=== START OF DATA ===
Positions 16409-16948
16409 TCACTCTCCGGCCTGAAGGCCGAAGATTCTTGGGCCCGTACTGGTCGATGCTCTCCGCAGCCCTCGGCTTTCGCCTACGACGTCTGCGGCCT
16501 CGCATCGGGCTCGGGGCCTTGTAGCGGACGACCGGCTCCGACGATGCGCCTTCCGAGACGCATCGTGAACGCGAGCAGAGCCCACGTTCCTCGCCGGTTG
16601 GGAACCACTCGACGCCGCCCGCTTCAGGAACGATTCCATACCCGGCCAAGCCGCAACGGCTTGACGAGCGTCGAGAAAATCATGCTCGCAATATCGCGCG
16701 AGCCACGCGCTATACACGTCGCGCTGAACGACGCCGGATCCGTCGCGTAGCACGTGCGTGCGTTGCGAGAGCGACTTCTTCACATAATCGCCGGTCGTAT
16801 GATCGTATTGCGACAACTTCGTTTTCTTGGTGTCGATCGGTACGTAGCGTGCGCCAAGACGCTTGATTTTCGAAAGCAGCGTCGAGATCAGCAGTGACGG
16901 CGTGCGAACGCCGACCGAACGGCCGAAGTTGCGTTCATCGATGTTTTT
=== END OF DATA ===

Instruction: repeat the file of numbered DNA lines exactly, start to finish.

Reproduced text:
Positions 16409-16948
16409 TCACTCTCCGGCCTGAAGGCCGAAGATTCTTGGGCCCGTACTGGTCGATGCTCTCCGCAGCCCTCGGCTTTCGCCTACGACGTCTGCGGCCT
16501 CGCATCGGGCTCGGGGCCTTGTAGCGGACGACCGGCTCCGACGATGCGCCTTCCGAGACGCATCGTGAACGCGAGCAGAGCCCACGTTCCTCGCCGGTTG
16601 GGAACCACTCGACGCCGCCCGCTTCAGGAACGATTCCATACCCGGCCAAGCCGCAACGGCTTGACGAGCGTCGAGAAAATCATGCTCGCAATATCGCGCG
16701 AGCCACGCGCTATACACGTCGCGCTGAACGACGCCGGATCCGTCGCGTAGCACGTGCGTGCGTTGCGAGAGCGACTTCTTCACATAATCGCCGGTCGTAT
16801 GATCGTATTGCGACAACTTCGTTTTCTTGGTGTCGATCGGTACGTAGCGTGCGCCAAGACGCTTGATTTTCGAAAGCAGCGTCGAGATCAGCAGTGACGG
16901 CGTGCGAACGCCGACCGAACGGCCGAAGTTGCGTTCATCGATGTTTTT